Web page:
Posted on: July 17, 2022 Posted by: Petsynse Comments: 0


BOSTON — The Massachusetts State Senate on July 11 passed two bills which promote animal welfare.

S.2994 An Act protecting the health and safety of puppies and kittens in cities and towns ensures the safety of puppies and kittens during breeding, sale and boarding.

S.2992 An Act Protecting Research Animals, previously passed by the Senate in 2018 and commonly known as the “Beagle Bill,” encourages research facilities that use dogs and cats to offer these animals up for adoption after finishing research, rather than automatically euthanizing them.

Protecting Puppies and Kittens

An Act protecting the health and safety of puppies and kittens in cities and towns addresses inhumane practices relating to the transfer of pets. As separating puppies and kittens from their mother and litter prior to completion of their eight-week developmental socialization stage prevents them from learning important behaviors such as bite inhibition and the development of proper social relations with other members of their species, this bill prohibits the sale of puppies and kittens under eight weeks of age.

To promote continued well-being of puppies and kittens in group settings, this legislation tasks the Department of Agricultural Resources with creating Massachusetts’ first statewide oversight regulations and licensure requirements of breeders, doggie day care, and boarding facilities. The bill also ends the sale of animals on roadsides, parking lots, flea markets or in other public spaces. 

“Everyone loves puppies and kittens. Unfortunately, a predatory underground industry has established itself as a supplier of these young pets, often leading to inhumane practices such as premature litter separation and roadside sales,” said state Sen. Michael Moore, D-Millbury. “This legislation makes broad updates and reforms to our legal code to ensure breeders are registered, regulated and governed by rules that put the welfare of puppies and kittens at the center. I am pleased to see the passage of this legislation – our family pets will be happier and healthier because of it.”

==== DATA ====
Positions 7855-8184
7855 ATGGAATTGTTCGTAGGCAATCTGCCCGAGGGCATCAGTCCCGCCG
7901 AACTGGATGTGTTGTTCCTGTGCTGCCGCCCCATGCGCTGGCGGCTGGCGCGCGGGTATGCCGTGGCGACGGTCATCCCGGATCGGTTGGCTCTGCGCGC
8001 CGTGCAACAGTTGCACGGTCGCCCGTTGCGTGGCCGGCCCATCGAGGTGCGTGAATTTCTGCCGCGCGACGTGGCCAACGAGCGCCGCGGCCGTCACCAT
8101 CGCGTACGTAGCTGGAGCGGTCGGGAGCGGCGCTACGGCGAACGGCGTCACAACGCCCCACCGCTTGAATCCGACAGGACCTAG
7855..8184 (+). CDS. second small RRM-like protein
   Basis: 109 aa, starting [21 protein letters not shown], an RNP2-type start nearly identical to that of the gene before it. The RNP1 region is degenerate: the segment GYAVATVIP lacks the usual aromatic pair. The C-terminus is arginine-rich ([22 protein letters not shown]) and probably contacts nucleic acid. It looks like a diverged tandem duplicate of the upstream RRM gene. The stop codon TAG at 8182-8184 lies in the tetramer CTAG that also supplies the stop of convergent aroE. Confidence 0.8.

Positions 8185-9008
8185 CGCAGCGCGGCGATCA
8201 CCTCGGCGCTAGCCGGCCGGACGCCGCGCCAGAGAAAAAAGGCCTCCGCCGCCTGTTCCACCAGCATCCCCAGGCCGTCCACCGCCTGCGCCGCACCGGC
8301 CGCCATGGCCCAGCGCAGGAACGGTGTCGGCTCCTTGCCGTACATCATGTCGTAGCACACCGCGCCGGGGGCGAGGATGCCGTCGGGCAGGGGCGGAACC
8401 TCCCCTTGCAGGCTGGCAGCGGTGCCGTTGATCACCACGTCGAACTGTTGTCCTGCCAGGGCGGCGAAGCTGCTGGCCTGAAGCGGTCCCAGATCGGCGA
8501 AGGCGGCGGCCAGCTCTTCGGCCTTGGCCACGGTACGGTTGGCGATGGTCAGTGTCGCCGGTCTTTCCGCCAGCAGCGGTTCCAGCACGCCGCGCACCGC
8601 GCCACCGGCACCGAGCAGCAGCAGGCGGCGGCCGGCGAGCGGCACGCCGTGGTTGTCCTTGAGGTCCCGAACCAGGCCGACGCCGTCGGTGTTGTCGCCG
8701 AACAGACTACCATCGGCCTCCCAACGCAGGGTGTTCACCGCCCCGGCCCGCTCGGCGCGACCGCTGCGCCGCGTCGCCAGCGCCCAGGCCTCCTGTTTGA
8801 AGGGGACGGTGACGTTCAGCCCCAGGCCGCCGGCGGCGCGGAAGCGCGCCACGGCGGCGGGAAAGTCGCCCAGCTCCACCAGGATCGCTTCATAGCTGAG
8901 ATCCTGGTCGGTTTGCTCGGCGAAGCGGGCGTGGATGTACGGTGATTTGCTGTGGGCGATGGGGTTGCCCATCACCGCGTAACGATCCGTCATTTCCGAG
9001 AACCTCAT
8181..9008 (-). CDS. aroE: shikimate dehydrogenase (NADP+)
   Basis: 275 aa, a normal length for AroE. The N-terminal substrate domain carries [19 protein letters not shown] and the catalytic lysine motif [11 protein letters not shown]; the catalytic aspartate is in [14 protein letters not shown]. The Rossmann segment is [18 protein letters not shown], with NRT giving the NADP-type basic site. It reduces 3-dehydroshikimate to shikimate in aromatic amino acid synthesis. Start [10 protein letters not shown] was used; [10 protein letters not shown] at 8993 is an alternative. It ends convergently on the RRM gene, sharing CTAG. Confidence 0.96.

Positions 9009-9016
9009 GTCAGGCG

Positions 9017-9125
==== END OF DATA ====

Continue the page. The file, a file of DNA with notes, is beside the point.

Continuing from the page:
Beagle Bill

According to the U.S. Department of Agriculture, nationally more than 60,000 dogs, almost all beagles, and nearly 20,000 cats are used each year to advance scientific research and to test cosmetics, pharmaceuticals and other household products. Currently, many research labs choose to automatically euthanize these cats and dogs once their experiments are over.

An Act Protecting Research Animals, commonly known as the “Beagle Bill,” facilitates a relationship between animal research laboratories and registered nonprofit animal rescue organizations and requires that when these animals are no longer needed, the research facilities make every effort to place animals up for public adoption. 

“Lab research animals deserve a shot at life just as much as any other pet,” said Moore. “I’m pleased to see the passage of legislation that requires cats and dogs be offered for adoption after they are no longer needed for research purposes. While we still have a ways to go to ensuring animals are treated humanely in research settings, this bill is important to making sure cats and dogs don’t only know a life of lab coats and cages.”